Daily Archives: October 28, 2011

25 Cent Thrift Store Book Haul October 23

Greg Bear – Queen of Angels

Greg Bear – Tangents

I was impressed enough by what Greg Bear demonstrated as capabilities and craftsmanship in the earlier novel mentioned on this blog to give him another read or two.


Henry Williamson – Tarka the Otter

Jeanne’s sold me on the enjoyment and curiosity sometimes to be found in young adult books.  When I see one for a quarter I’ll often snag it.  Never heard of Henry Williamson as far as I can recall.


Alan Dean Foster – End of the Matter

I’ve read a lot of Foster’s works over the years and remember not a single one.  I expect a 2 hour distraction/read from this one.


Bruce Catton – Stillness at Appromattox

It’s been at least a decade since I read this.  Time for a recycle.


Sister Carie Anne O’Harie – Murder Makes a Pilgrimage

I don’t know how the hell this one sneaked into my purchases.  I don’t expect much from it, but I’ll try a chapter or two.  Never heard of the author.


S.L. Rottman – Hero

Appears to be another young adult tome.  Never heard of the author.


Douglas C. Jones – The Search for Temperance Moon

No idea.  Pot luck.  Bought it because something about it reminded me of the 1960s move, The Searchers.  Lots of pages.  Probably 3, maybe 4 hours of reading if it turns out okay.


C. A. Mobley – Rites of War

Looks to be another of a thousand other pot boilers with the same plots, characters, settings.  Plenty of pages though.

Making Your Own Colloidal Silver – Almost Free

For those who use colloidal silver as an antibiotic for themselves or pets, but who haven’t yet discovered how to avoid bankruptcy buying it from health product stores:

This 4 fluid oz bottle was purchased in 1995 at a cost of $23.49 from a health product store.  I’d hate to even speculate what it would cost today.

By using the method illustrated in the first picture you can turn out a gallon of stronger solution for a fraction of a penny.  Just be sure you use unalloyed silver.  Not Sterling. 

Old Jules

Insult to Injury – Stealing Blogs for Re-sale to Students

I just received notification that the survival book posted here, Desert Emergency Survival Basics,  https://sofarfromheaven.com/survival-book-2/ is being offered up for sale to students to help them cheat on term papers, research papers and Professional Essays:

Professional essays and research papers – we offer only the best writers of performers, that provides a only guarantees great results term paper . Recommended Reading – buy term paper on-line unique content quality ensure! Bomba Writing Com”  wbomba@yandex.com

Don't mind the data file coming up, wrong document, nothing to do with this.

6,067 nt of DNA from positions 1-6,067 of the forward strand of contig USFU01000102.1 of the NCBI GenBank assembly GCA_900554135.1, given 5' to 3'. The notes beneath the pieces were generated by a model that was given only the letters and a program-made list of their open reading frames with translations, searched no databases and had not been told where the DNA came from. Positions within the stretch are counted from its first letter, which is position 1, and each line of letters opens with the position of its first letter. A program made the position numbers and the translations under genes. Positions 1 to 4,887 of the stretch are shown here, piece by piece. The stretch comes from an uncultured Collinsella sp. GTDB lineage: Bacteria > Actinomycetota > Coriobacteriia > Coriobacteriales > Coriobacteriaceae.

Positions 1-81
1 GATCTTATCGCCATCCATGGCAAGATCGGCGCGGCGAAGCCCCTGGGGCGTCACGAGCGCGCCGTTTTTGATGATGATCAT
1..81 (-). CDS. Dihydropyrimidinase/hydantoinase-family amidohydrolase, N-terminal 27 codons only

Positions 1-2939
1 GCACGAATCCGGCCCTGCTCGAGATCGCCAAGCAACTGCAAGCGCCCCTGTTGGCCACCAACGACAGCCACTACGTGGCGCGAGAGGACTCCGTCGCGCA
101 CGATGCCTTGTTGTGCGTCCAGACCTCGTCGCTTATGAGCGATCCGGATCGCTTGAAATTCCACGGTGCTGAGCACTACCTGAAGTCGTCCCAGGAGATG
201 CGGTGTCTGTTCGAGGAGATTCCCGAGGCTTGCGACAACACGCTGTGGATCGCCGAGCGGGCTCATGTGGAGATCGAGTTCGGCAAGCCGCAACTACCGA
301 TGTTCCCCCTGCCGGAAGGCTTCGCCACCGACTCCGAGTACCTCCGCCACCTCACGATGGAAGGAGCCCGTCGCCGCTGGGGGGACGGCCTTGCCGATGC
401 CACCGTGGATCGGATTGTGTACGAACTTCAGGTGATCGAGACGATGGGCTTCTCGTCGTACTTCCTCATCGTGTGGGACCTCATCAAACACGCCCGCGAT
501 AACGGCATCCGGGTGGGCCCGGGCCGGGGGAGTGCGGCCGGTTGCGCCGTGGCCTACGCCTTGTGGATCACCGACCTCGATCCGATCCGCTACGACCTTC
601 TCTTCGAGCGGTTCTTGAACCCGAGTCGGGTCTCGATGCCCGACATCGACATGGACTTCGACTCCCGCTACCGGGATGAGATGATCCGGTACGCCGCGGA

There’s an irony here.  The book was accepted for publication by the mass market publisher for books of that ilk in 2006, but we couldn’t arrive at an agreement on various contract details, mainly the advance and royalty issues assuring I’d get paid something for my work.

These folks have cut out the middle man, but only after it’s being offered free here, though I hadn’t considered the possibility students might use it to slither around course requirements.

No good deed goes unpunished.

Old Jules

Remembering/Repeating the Past

There’s no danger of our remembering the past in the ways required to keep us from repeating it. However, if we could, we might be well advised to look at areas:

1. Spanish Inquisition – to keep religious zealots in their proper place,

2, The French Revolution – to remind us about the down-side of revolutionary fervor,

3. The Soviet Union – to further remind us,

4. Santa Fe Trail – The eroded, abraded gorges and arroyos along the length of it to remind us it’s worth looking at the ground we’re standing on occasionally, rather than devoting all our attention to the horizon and a future we influence, but don’t comprehend.

5. The Chacoan/Mogollon, the Inca, the Aztec, the Mayan, to get our feet back on the ground when we indulge our fantasies that someone, once, ‘had it right’.

6. Japan in the 1930s, to remind ourselves the most rabidly cruel torturers can be forgiven, rebuilt, and sell us television sets and automobiles with impunity.

7. Hiroshima, to remind us surprises can happen to the most devoted, arrogant and unwary.

8. The ruins of castles, fortifications, National Cemetaries to remind us these crises we’re submerged in this moment will pass, as well, and be forgotten.

9. The DDT consequences of the 1960s to remind us science doesn’t have all the answers, that sometimes it’s better to put up with an insect than using the most expedient means of exterminating it.

10. Any man-made catastrophe, debacle in human history to remind us of the law of unforseen consequences.

To remind us we aren’t as smart as we tend to see ourselves.

To remind us, no country ever attacked another thinking it would lose.

No religious zealot ever killed or tortured anyone of another belief system believing his behavior would eventually be pointed to as proof of the falsehood of his beliefs.

No scientist ever released an invention or development believing it might one day destroy his kids, or their kids.